Is Debt Consolidation Necessary?

March 22nd, 2022 by admin Leave a reply »

With near everyone complaining about credit card bills they can no longer pay and mortgages they never should have taken out in the first place, it was just a matter of time before the debt consolidation industry took hold of the public’s imagination. Most people finally seem to understand that, after 2005 congressional legislation, Chapter 7 bankruptcy no longer promises anything to ordinary consumers beyond increasingly dear attorney fees, and, if recent studies are true, our national obsession with unsecured debt continues unabated. An article in the Wall Street Journal announced that the average household now carries a dozen credit cards among their members with a total balance approaching eighteen thousand dollars. Honestly, if anything, it seems odd that Americans did not turn to the debt consolidation approach sooner. Once debts have reached a size and number that makes their speedy resolution untenable, it just makes good sense to examine whatever alternatives now exist. However, it’s one thing to take a look at debt consolidation and quite another to jump blindly into the first program sold by a glib professional promising the world. Debt consolidation may be a solution, but each of the various programs will contain its own share of dangers. More to the point, they certainly shan’t eliminate lifelong burdens without some degree of discipline on the part of the borrower.

Just because we as a people have finally recognized our problems with debt both secured and unsecured does not mean that we are actively striving to fundamentally eat away at the underlying concern. Debt consolidation is sort of a catch-all phrase for many different approaches toward managing financial burdens, and not all of these consolidation programs should be equally respected. Indeed, some of the shadier options could even be considered actively destructive to the borrowers’ household economics. In this essay, we would like to discuss some of the problems that debt consolidation presents for families. While the notion of consolidation has received a good deal more attention of late, the same cannot be said about the details surrounding the various techniques utilized. Also, we would like to introduce some of the ways that consolidation could be simply avoided through hard work and disciplined budgeting on the part of the borrowers. Remember, even though it’s far less damaging than bankruptcy, all forms of debt consolidation should still be viewed as last ditch efforts to repair mishaps or heal poor purchasing decisions from past years. The debts are not going to be eliminated after all, and it’s important that consumers remember that they are still liable for the sums even once they are consolidated. If debtors continue the same careless shopping sprees and knowingly spend more than they earn, than consolidation will have no effect and, once again, could even worsen the borrowers’ overall financial scenario.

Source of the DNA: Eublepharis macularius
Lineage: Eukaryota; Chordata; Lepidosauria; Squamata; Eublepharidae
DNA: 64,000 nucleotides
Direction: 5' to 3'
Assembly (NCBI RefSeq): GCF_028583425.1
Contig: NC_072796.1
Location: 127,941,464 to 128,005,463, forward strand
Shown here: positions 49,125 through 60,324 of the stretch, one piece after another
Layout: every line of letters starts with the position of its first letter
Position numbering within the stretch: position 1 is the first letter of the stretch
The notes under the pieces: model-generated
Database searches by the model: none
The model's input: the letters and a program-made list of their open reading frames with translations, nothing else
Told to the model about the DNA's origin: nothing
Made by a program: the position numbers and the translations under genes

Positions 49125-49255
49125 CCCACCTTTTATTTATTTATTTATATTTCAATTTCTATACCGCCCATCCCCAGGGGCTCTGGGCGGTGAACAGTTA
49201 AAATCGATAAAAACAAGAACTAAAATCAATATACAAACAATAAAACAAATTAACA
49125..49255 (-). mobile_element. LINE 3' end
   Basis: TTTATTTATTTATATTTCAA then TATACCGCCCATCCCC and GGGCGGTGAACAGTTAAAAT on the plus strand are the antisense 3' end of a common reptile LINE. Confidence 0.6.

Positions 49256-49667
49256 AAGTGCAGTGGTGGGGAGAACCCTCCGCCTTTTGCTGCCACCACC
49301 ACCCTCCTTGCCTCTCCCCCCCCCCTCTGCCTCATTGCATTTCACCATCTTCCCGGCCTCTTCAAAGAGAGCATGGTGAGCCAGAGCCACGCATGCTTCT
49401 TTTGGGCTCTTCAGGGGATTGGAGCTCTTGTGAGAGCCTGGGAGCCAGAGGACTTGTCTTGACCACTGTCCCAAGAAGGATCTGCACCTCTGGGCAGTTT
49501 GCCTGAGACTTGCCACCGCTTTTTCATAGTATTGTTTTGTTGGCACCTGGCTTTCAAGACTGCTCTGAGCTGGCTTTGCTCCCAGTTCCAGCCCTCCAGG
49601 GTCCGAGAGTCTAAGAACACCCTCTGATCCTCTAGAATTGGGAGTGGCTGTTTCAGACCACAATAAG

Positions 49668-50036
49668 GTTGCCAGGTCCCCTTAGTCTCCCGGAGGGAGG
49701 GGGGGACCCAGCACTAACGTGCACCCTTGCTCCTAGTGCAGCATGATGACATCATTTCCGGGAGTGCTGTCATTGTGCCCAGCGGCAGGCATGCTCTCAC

One of the main principles you should take to heart when looking at the debt consolidation process should be this adage: the lower the payment, the longer you’re going to be stuck paying off your debt. The less that you pay every month following a successful debt consolidation, it should be understood, will only increase the amount of money that you will pay at the end of the loan after compound interest continues to expand the overall balance. It’s just common sense, really. Put off paying today what you could pay off tomorrow, and you will inevitably owe exponentially more. Most lenders, of course, will never illustrate that philosophy. Consolidation companies’ income largely comes from just this sort of accumulation of interest payments, and they generally try to appeal to borrowers’ (oft delusional) beliefs that they will immediately quit the spending reflexes of a lifetime and devote themselves to patterns of saving that would allow them to repay their loan that much earlier by paying over the minimums. Don’t be fooled by easy flattery and pie in the sky speeches about a sudden change of habits. Most every consolidation professional will attempt to insist that, all of a sudden, you will pay more than the minimum obligation. Know yourself and your buying habits. If you have not been able to restrain spending in the past, there’s no reason to believe that a sense of responsibility will suddenly come your way absent any effort, and, depending on the program, the sudden availability of open credit accounts could just make things worse.

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